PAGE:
“Jimmy wants to determine the height of the tree on the corner of his block. He knows that a fence by the tree is 4 feet tall. At 3 pm, he measures the shadow of the fence to be 2.5 feet tall. Then he measures the shadow of the tree to be 11.3 feet. What is the height of the tree?” I hear from the other room. Homework is going on, and from her tone, I can tell my daughter is disgusted by the question being asked of her in geometry. “Ugh!” she says to no one in particular.
I remember this type of word problem as the bane of my existence in high school. “It’s 27.2,” I call to her, omitting the unit (because really, does it matter?). I am fully confident that I am not even close.
“What?” she says, a hopefulness in her tone that indicates she believes I might actually be supplying her with the right answer.
“I said, the answer is 27.2. I just did it in my head. Impressive, isn’t it?” I walk into the living room and smile at her. All three children are staring at me like I have three heads, maybe four. “What?” I look at them innocently. “I made it up. It’s called ‘creative mathematics.’ It’s a new thing I just invented.”
“Oh!” My daughter jumps up, completely on board with the new class I have just discovered. It would be kind of like creative writing, but on a math scale. “Where do I sign up? I could totally get into that class!”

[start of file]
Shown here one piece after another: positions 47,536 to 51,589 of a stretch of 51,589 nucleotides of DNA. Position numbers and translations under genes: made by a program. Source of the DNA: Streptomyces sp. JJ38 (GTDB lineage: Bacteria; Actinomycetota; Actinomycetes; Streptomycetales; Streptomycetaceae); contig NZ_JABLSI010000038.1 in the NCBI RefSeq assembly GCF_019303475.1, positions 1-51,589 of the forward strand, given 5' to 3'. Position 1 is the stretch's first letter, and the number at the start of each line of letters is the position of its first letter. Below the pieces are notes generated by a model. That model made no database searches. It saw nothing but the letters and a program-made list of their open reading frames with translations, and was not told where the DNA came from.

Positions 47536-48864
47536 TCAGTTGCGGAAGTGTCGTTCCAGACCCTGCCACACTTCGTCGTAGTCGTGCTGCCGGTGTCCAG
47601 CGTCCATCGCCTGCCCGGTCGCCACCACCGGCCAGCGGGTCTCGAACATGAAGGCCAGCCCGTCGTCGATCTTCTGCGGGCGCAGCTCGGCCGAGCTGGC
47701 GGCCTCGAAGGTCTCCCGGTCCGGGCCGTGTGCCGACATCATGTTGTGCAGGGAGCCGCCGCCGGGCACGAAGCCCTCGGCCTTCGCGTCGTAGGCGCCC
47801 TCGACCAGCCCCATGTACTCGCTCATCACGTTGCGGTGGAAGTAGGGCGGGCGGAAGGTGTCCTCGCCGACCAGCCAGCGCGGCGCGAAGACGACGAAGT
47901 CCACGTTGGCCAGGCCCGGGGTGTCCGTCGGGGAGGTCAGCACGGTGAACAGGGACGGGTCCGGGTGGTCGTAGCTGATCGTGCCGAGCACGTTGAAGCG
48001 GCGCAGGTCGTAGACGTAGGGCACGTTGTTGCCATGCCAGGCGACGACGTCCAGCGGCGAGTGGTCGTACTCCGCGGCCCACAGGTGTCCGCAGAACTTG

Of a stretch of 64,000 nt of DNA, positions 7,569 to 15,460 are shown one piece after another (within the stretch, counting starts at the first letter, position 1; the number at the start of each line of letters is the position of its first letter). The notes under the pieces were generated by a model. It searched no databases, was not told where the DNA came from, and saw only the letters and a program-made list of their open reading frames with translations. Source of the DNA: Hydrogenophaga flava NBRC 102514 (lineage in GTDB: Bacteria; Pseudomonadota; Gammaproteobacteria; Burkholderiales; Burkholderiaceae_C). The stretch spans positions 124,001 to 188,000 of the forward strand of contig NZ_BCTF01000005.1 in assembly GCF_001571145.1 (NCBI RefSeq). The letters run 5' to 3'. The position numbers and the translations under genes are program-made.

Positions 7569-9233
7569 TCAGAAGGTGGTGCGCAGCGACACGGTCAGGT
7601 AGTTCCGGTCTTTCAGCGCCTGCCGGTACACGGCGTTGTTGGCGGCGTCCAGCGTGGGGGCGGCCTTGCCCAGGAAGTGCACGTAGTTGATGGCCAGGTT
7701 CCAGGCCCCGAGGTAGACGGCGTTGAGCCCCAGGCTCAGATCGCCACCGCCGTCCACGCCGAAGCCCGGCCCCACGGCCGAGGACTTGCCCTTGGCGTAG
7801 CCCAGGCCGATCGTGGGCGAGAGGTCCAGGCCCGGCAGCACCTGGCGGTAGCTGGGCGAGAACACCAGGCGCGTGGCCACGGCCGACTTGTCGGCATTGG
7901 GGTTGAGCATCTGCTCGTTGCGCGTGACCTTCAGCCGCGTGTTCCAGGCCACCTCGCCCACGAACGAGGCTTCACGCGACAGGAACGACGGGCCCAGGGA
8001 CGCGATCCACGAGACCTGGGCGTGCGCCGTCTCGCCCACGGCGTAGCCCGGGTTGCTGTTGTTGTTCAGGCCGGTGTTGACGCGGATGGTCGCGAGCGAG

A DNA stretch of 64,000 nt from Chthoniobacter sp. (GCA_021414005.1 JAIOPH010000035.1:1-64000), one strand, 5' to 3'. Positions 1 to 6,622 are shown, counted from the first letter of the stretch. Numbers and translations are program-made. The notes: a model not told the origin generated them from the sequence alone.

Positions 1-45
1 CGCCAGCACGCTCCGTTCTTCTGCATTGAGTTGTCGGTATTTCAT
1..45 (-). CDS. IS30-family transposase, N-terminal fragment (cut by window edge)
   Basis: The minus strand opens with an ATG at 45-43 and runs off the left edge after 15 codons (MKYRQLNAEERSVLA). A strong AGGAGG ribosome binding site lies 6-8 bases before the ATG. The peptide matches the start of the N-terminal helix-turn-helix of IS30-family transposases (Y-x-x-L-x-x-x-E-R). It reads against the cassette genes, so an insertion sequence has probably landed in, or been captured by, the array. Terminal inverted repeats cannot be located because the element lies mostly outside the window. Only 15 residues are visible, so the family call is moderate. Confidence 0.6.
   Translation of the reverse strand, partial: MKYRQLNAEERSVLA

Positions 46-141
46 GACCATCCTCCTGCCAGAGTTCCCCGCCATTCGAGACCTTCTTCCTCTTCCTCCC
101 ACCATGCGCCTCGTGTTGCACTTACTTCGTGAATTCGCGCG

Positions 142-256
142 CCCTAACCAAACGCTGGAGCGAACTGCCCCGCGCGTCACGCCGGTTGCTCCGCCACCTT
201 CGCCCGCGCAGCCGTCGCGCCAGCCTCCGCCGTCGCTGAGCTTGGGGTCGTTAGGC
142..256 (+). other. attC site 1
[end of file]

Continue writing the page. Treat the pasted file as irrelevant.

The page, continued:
Me too… and probably, many other people I know would also appreciate it. Word problems would be awesome! The question would no longer say, Calculate the height of the tree. It would now ask, How tall do you want the tree to be? Or maybe you could simply decide how tall you need the tree to be to suit your purposes. Of course, you would have to give the reasons to support your answer.
Creative mathematics would have nothing to do with calculations. It would be about problem solving and creating your world with the specifications that you find necessary. Plausible or not, you would be allowed to reimagine your world to suit your needs.
Granted, just like creative writing, creative mathematics would not fit every situation. For example, if you were putting new counters in your kitchen, you would need an accurate measurement rather than simply deciding how big you wanted your counter to be. However, such a mathematical option would allow the creative among us to enjoy math and take a break from the many long years of calculating the right answer and showing the work we did to get there.
In life—even in situations like medicine—there are very few “right” answers. Creative mathematics would honor that fact and encourage effective problem solving. Yes, in mathematical calculation, students would still be expected to find the right answer. But in creative mathematics… the sky’s the limit.
* this post is dedicated to the best math teacher I have never had. Once upon a time, a long time ago, she spent hours in daily telephone tutelage to move my sorry math-challenged self through high school calculus.